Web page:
|email@example.com||This address is another email robot, which processes confirmation messages for subscription and unsubscription requests.|
There's also an -admin address which also reaches the list administrators, but this address only exists for compatibility with older versions of Mailman.
For changing options, we use the LISTNAME-request address (for example, firstname.lastname@example.org).
Commands can appear in the subject line or the body of the message. Each command should be on a separate line. If your mail program automatically appends a signature to your messages, you may want to put the word "end" (without the quotes) on a separate line after your other commands. The end command tells Mailman not to process the email after that point.
The most important command is probably the "help" command, since it makes Mailman return a message full of useful information about the email commands and directions to the web interface.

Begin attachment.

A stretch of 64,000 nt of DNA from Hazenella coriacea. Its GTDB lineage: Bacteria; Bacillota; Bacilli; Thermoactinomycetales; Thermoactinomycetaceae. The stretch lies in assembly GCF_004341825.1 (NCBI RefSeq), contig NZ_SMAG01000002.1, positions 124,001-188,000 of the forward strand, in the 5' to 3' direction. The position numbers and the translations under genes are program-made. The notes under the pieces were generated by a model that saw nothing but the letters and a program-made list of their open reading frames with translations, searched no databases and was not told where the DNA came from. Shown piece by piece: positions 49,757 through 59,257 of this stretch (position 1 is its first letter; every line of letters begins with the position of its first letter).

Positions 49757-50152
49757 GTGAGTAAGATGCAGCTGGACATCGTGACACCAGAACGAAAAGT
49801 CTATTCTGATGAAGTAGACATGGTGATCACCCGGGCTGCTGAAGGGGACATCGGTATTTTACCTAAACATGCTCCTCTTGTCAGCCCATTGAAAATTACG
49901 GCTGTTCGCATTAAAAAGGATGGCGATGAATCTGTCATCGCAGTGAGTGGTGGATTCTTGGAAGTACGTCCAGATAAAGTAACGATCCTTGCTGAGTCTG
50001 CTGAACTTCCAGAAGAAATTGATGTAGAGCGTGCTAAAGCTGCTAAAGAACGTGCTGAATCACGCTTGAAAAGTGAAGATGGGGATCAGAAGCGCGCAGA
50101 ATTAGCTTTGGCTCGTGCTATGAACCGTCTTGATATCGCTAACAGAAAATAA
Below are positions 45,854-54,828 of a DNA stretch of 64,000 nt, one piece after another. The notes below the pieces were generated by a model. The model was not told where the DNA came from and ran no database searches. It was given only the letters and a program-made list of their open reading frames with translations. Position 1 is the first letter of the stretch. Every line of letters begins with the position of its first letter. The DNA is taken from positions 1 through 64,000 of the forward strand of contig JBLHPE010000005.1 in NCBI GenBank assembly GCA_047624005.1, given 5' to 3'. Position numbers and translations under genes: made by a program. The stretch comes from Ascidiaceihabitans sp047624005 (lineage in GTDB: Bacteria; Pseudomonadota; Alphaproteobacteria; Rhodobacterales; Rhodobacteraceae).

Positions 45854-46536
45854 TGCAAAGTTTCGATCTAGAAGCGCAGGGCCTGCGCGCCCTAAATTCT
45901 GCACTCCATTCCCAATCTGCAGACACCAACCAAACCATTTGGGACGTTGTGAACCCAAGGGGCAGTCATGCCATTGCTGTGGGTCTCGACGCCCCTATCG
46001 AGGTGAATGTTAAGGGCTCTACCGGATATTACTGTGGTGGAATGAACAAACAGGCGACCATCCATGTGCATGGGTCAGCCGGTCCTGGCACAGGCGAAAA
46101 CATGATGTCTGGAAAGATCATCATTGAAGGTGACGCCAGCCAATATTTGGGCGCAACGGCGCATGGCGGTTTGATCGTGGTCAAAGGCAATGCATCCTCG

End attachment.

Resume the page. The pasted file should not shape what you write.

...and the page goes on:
How do I join a list? (subscribe)
There are two common ways you can subscribe to a Mailman mailing list.
Using the web interface:
- Go to the list information page for the list you want to join. (This will probably be something like http://WEBSERVER/mailman/listinfo/LISTNAME)
- Look for the section marked "Subscribing to LISTNAME" and fill in the boxes. You can fill in the following:
- You must enter your email address.
- You may choose to supply your real name.
- You may choose a password. If you do not choose one, Mailman will generate one for you.
- If the list supports more than one language, you may be able to choose your preferred language. Note: This setting does not affect posts to the list, only pre-prepared Mailman texts such as your member options page.
- Press the subscribe button. A new page should appear telling you that your request has been sent.
Using the email interface: